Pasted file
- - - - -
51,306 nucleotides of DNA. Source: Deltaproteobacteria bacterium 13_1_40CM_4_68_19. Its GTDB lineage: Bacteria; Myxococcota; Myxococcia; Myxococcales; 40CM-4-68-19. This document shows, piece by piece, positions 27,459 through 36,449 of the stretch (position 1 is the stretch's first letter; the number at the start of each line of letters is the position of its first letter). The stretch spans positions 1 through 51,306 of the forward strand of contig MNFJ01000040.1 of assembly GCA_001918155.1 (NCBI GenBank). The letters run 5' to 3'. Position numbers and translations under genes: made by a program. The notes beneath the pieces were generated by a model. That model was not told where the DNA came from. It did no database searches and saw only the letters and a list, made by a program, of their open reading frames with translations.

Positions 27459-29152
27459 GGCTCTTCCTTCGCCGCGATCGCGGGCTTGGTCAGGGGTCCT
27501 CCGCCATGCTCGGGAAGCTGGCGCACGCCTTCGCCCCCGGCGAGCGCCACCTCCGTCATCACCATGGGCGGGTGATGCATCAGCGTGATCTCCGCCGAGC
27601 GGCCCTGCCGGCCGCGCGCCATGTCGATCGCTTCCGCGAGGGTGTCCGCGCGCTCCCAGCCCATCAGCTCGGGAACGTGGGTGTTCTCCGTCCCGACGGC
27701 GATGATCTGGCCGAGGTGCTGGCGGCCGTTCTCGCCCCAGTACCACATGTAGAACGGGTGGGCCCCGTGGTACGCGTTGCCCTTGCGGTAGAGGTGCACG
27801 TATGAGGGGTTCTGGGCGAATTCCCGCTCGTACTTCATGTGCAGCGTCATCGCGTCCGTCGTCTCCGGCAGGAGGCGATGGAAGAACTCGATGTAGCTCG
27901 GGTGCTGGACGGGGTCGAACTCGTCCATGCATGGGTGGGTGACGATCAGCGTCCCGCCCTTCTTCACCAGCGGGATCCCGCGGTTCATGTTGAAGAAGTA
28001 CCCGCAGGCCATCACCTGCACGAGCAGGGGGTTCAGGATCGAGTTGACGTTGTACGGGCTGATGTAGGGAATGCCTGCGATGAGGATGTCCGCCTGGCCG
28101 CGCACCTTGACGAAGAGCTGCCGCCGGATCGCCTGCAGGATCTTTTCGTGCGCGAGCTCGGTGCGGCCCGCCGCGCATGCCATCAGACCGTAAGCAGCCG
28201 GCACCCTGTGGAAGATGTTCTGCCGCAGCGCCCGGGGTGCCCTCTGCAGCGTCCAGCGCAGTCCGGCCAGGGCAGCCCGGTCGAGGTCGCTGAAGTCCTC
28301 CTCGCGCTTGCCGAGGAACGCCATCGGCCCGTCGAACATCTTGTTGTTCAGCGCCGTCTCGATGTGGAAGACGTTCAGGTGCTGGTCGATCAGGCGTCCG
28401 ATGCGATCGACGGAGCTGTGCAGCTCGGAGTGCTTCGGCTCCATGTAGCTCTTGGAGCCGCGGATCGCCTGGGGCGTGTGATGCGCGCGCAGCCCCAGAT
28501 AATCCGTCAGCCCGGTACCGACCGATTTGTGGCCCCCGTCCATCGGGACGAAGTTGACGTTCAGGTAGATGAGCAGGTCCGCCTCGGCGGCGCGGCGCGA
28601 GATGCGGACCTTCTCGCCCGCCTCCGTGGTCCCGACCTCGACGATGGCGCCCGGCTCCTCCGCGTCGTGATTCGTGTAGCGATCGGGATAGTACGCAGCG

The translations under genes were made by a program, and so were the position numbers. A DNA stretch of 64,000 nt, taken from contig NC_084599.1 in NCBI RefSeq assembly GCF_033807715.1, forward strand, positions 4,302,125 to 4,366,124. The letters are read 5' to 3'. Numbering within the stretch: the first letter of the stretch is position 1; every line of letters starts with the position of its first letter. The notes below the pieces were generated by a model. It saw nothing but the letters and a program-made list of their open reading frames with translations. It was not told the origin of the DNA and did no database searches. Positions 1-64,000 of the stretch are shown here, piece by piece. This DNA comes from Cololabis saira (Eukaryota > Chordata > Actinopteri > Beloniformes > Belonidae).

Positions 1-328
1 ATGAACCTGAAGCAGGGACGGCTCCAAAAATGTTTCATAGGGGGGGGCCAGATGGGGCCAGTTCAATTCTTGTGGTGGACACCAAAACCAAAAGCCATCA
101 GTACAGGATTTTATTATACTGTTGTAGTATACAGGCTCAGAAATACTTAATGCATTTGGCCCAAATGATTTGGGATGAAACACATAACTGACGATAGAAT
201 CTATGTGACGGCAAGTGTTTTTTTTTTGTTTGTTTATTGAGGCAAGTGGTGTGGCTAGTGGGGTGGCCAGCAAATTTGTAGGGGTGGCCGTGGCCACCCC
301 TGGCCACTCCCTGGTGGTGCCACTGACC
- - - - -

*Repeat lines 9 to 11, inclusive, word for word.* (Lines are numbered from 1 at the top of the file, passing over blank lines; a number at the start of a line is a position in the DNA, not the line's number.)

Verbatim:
28001 CCCGCAGGCCATCACCTGCACGAGCAGGGGGTTCAGGATCGAGTTGACGTTGTACGGGCTGATGTAGGGAATGCCTGCGATGAGGATGTCCGCCTGGCCG
28101 CGCACCTTGACGAAGAGCTGCCGCCGGATCGCCTGCAGGATCTTTTCGTGCGCGAGCTCGGTGCGGCCCGCCGCGCATGCCATCAGACCGTAAGCAGCCG
28201 GCACCCTGTGGAAGATGTTCTGCCGCAGCGCCCGGGGTGCCCTCTGCAGCGTCCAGCGCAGTCCGGCCAGGGCAGCCCGGTCGAGGTCGCTGAAGTCCTC